"Ruling redefines police pat-downs; U.S. Supreme Court reverses '07 decision in Arizona case": This article
appears today in The Arizona Republic.
And today in The Arizona Daily Star, Howard Fischer reports that "Passenger pat-down ruled legal; US justices back '02 search that led to gun arrest here."
If you are charged with this crime, you shall be guilty of a misdemeanor:
A law phrased in those terms does not violate due process because it will not be enforced as written, the Supreme Court of Georgia
ruled yesterday in an opinion that you can access here
In news coverage of the ruling, Bill Rankin of The Atlanta Journal-Constitution reports today that "Court upholds marijuana law."
"Supreme Court argument to be first for state's AG; Justices agree to hear case on police interrogation":
The Maryland Daily Record provides this report
"Supreme Court to hear Mohawk employee case; Firing, papers led to appeal": This article
appears today in The Atlanta Journal-Constitution.
Robert Barnes of The Washington Post chats about the U.S. Supreme Court, politics, and "two of the smartest guys who watch the court closely."
The transcript of his chat, which occurred earlier today at washingtonpost.com, can be accessed here
In the February 2009 issue of ABA Journal magazine:
David G. Savage will have an article headlined "A Torturous Process: Tort suits prove inadequate to challenge anti-terror policies
And John Gibeaut will have an article headlined "Caperton's Coal: The battle over an Appalachian mine exposes a nasty vein in bench politics."
"Scalia judges moot court competition": This article
appeared yesterday in The GW Hatchet.
As Orin Kerr noted yesterday evening at "The Volokh Conspiracy," C-SPAN has posted online the video of the moot court competition.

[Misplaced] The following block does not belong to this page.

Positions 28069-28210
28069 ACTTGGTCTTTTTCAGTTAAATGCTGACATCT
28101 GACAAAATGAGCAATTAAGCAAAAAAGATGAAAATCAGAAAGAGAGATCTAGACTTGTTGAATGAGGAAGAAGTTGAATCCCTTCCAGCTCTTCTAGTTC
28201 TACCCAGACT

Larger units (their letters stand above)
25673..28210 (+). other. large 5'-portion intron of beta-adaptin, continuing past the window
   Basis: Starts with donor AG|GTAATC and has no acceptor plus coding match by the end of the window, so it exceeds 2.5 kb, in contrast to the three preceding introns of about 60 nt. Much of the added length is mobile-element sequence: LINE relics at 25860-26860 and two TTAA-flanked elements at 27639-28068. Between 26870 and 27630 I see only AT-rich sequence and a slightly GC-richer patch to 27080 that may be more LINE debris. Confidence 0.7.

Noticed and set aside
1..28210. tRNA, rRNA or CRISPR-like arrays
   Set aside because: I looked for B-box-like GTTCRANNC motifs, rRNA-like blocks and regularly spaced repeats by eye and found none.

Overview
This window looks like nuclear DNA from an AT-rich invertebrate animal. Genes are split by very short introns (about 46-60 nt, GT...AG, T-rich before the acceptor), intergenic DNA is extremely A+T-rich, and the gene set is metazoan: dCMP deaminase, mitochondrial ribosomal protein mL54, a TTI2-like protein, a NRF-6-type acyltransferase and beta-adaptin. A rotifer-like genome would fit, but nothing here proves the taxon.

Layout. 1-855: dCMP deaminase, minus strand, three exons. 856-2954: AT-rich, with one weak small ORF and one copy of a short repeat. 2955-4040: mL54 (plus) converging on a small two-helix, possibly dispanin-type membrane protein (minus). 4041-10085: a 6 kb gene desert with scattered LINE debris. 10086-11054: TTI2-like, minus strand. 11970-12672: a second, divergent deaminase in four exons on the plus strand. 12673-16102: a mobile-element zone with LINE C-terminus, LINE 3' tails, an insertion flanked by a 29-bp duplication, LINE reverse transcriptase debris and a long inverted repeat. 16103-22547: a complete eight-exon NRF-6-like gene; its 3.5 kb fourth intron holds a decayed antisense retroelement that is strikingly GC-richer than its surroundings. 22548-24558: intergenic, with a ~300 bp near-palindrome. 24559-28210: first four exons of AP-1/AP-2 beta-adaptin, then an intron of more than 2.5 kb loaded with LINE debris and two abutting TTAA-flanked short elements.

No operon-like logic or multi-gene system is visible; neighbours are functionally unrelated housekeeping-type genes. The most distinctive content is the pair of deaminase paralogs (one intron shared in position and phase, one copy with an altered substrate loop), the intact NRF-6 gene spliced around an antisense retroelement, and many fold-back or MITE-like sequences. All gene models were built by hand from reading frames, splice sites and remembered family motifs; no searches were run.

Serving as judges for the competition's final round were Justice Antonin Scalia, Ninth Circuit Judge Marsha S. Berzon, and Sixth Circuit Judge Jeffrey S. Sutton.
"4th Amendment ruling could influence First Amendment law":
David L. Hudson Jr. has this essay
online at the First Amendment Center.
"'Skank' update: hearing on discovery motion 'adjourned' until Feb. 23."
Ben Sheffner has this post
at his "Copyrights & Campaigns" blog.
"[T]his case presents the novel issue of the extent to which a business employee may have standing to challenge a search of business premises generally." An opinion
that a three-judge panel of the U.S. Court of Appeals for the Ninth Circuit
issued today begins, "We must decide whether corporate executives may challenge a police search of company premises not reserved for the executives' exclusive use."
"Cheerleading is a contact sport, Wis. court rules":
The Associated Press provides a report
that begins, "High school cheerleading is a contact sport and therefore its participants cannot be sued for accidentally causing injuries, the Wisconsin Supreme Court ruled Tuesday in a case being closely watched in the cheerleading world."
You can access today's ruling of the Supreme Court of Wisconsin at this link.
Arkansas inmate of the Wiccan faith loses appeal seeking freer access to tarot cards:
The U.S. Court of Appeals for the Eighth Circuit
issued this ruling
The Eighth Circuit thus begins 2009 as a hotbed of Wiccan-related RLUIPA appellate litigation.
"Congress ready to send fair pay bill to Obama":
The Associated Press provides this report
"Pa. Justices: OK to Execute 'Mentally Deficient' People."
Today's edition of The Legal Intelligencer contains an article
that begins, "In a decision that may prove to be a lightning rod in the debate over Pennsylvania's use of the death penalty, the state Supreme Court has ruled that any criminal defendant with mental impairments, short of being legally defined as 'mentally retarded,' can be executed for capital offenses."
Last Friday's ruling of the Supreme Court of Pennsylvania consists of a majority opinion and a concurring and dissenting opinion.
"Obama Administration Poised To Pick U.S. Attorneys": This audio segment
(RealPlayer required) appeared on today's broadcast of NPR's "Morning Edition
"Moussaoui's Attorneys Call Guilty Plea Invalid":
Jerry Markon has this article
today in The Washington Post.
And today in The Richmond Times-Dispatch, Frank Green reports that "Lawyers say plea was invalid."
"Supreme Court to rule on lawyer requests; U.S. Supreme Court to rule how long counsel requests lasts":
The Baltimore Sun today contains an article
that begins, "The U.S. Supreme Court agreed yesterday to consider how long a criminal suspect's request for counsel during questioning can stand after a Maryland court ruled that years could pass."
"11th Circuit Rejects Flag Pledge Case":